California Democrats won a two-thirds majority in the State Senate as expected, but they also may appear to be about to win a supermajority in the State Assembly as well.
California’s first Open Primary produced wins across the board for moderates, as Republicans paid the price for sticking to the same hardline messaging that has steadily eroded the Party’s relevance in a state that was never in doubt for President Obama.
In fact, Republicans found themselves so out of sync with the electorate that they were reduced to one last argument with voters in the closing weeks, “vote for us to prevent the “supermajority” or they will raise your taxes.”
It didn’t work.
There are two factors behind the total Republican collapse. First and foremost, the open primary exposed their hard-right candidates to the light of a general election turnout. Second, the Democrats again proved themselves better at the fundamentals of targeting and getting out their vote.
Republicans made no effort to moderate in the face of open primary. Democrats did. Hidden under the big Democratic sweep, ironically is a even measurable moderation of the legislature. In so-called “same party contests” moderates won across the board.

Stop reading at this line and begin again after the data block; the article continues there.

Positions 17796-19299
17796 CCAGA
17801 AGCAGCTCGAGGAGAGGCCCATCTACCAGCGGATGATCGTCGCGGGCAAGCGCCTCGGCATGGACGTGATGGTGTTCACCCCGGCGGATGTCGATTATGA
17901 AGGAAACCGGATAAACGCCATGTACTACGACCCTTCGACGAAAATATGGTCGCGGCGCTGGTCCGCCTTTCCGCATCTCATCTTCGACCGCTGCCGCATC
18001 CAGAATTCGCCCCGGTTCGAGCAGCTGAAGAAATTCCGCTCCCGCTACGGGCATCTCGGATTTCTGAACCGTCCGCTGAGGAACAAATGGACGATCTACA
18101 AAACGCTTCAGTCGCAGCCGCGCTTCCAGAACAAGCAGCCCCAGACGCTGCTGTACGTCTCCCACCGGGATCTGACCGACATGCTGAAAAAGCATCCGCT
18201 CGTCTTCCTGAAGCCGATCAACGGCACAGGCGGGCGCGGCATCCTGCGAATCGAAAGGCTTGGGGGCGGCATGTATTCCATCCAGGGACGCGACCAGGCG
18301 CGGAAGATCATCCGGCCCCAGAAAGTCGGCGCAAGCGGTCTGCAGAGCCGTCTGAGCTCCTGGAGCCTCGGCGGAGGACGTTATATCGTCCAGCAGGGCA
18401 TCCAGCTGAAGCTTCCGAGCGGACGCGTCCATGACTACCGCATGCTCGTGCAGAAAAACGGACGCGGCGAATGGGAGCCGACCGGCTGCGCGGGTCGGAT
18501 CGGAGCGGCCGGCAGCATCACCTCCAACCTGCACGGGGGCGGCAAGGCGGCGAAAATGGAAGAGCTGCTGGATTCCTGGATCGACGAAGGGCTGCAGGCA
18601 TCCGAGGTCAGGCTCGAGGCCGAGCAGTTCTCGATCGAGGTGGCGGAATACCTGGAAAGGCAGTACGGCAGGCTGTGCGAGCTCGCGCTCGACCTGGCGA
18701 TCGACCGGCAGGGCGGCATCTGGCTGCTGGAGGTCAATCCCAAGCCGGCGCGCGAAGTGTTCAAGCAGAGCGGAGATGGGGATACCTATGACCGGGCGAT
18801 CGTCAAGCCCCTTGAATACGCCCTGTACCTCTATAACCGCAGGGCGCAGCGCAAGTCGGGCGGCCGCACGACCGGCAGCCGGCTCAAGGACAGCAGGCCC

The Speaker of the Assembly was the big winner on partisan terms having produced, it appears, two more wins over Republicans than generally predicted. But, he also appeared to be losing both of his highest priority races where he supported candidates challenged by other Democrats.
Candidates of both parties, who started out their campaigns by reaching out to all voters rather than to their narrow partisan base prevailed on Tuesday. Open primary rewarded and punished just as its proponents claimed it would.
The question going forward is, what happens to a Republican brand that is so hopelessly damaged that new independent registrants actually outnumber new Republican registrants and total registration has dropped below 30%?
Many partisan party activists and leaders will see this as a badge of honor and press still harder on the same accelerator that has them on the brink of oblivion. But, will the business community that has historically funded the bulk of Republican candidates follow them over the cliff?
One wouldn’t think so. But, so far … they have.